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Inertia at the Top

The USDA plays a central and often inconsistent role on the issue. It is the department behind the pyramid that shows Americans how fruits and vegetables should be consumed more than fatty foods, yet it supports companies' development of products that flout those guidelines. Pizza Hut's stuffed-crust pizza is among critics' ready examples.

"The conflict of interest is inherent in the USDA," said Kelly Brownell, professor of psychology at Yale University and co-founder of the Rudd Center for Food Policy and Obesity. "Their main task is to promote agriculture and food, and their secondary task is to establish nutrition policy."

Congress has paid tepid attention to childhood obesity and repeatedly has rejected efforts of Sen. Tom Harkin (D-Iowa) to establish national standards for what is sold in schools outside of USDA-regulated hot meals. And a measure by Sen. Edward M. Kennedy (D-Mass.), to create a federal commission on childhood obesity prevention, among other actions, wasn't even debated.

A congressional request did prompt the Federal Trade Commission to order food and beverage companies to provide details on their activities and expenditures on food marketing to youth. A report should be public by fall. But whatever the commission recommends will not go further than self-regulation. Three decades after the FTC proposed a ban on TV ads for sugary, child-targeted foods that might cause dental problems, it remains severely restricted in any additional restraints it is allowed to impose.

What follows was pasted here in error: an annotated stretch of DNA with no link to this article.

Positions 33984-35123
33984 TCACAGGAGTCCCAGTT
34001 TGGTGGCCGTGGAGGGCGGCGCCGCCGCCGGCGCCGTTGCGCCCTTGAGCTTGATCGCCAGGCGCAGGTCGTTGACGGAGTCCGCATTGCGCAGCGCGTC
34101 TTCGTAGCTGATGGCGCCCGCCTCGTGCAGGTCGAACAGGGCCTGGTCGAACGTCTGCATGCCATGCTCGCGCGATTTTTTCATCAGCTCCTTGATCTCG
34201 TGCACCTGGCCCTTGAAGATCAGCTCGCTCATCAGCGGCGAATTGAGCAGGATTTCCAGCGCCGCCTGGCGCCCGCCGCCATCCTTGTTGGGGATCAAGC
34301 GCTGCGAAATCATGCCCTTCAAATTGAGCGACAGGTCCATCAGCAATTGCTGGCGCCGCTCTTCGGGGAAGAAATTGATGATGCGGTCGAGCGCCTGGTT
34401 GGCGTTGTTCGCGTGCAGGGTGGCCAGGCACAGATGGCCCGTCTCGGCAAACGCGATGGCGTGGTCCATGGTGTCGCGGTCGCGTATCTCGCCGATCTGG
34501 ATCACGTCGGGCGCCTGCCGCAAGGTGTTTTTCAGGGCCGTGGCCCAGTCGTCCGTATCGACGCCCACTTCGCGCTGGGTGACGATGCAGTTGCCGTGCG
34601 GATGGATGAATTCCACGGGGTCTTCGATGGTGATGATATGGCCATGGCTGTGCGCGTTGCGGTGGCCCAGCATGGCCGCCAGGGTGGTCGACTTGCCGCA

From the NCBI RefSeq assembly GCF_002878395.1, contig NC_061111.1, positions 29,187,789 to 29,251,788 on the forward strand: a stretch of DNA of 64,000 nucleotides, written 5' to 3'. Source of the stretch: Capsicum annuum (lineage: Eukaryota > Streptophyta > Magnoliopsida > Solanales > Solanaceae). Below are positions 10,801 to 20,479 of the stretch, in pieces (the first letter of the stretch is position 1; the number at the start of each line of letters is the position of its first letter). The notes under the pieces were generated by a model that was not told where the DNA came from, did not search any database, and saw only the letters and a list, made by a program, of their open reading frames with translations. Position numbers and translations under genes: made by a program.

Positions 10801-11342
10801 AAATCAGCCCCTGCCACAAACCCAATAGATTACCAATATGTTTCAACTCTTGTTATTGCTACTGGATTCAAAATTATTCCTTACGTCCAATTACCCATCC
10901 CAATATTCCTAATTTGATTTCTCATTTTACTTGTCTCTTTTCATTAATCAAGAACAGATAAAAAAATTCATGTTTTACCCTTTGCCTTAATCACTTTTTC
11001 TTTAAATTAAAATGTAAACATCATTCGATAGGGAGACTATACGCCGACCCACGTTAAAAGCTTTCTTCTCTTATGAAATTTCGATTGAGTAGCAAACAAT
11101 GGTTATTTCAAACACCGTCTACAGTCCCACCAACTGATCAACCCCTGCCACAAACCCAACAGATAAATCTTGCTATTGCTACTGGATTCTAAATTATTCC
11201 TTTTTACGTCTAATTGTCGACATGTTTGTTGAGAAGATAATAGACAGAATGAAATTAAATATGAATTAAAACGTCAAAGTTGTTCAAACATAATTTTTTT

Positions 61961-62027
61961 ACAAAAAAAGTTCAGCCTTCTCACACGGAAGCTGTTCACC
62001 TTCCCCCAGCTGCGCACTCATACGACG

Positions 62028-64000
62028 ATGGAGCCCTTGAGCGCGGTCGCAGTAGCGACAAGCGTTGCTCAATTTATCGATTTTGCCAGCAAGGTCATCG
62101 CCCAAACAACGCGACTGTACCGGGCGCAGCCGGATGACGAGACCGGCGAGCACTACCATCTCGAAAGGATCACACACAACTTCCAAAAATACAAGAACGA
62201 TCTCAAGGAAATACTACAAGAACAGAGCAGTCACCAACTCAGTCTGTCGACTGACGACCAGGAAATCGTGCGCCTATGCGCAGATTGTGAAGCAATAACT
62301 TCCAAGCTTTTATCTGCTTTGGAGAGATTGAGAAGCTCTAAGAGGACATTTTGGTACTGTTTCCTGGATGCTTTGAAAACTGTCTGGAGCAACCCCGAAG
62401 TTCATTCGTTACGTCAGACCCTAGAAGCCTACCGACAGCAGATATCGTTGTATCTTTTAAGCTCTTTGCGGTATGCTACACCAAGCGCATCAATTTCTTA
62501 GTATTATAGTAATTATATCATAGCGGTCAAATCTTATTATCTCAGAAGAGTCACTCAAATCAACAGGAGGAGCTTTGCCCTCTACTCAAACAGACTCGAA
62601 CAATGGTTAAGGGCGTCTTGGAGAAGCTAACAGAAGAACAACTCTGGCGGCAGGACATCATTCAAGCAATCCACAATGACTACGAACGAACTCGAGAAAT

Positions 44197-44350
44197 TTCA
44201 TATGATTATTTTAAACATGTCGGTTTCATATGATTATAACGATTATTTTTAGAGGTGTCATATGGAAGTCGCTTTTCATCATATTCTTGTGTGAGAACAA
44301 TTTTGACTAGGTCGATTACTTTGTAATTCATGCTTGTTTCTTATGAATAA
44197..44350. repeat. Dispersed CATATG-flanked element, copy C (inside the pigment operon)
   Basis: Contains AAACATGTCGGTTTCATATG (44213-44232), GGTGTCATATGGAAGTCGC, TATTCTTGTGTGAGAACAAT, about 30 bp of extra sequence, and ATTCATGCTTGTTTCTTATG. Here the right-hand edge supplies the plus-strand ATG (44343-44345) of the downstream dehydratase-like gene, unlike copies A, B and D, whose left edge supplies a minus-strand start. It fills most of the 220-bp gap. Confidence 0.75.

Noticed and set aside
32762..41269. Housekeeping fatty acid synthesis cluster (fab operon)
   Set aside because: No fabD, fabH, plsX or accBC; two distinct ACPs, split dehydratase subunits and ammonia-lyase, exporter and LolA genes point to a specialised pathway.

By Congress.

Tomorrow: In Metro {vbar} Half the children in some District wards where produce is not readily available are overweight. Suburbs seem to have it all but are heavy anyway. In Health {vbar} Inside a controversial "fat school." In KidsPost {vbar} An unusual fitness plan in Silver Spring.


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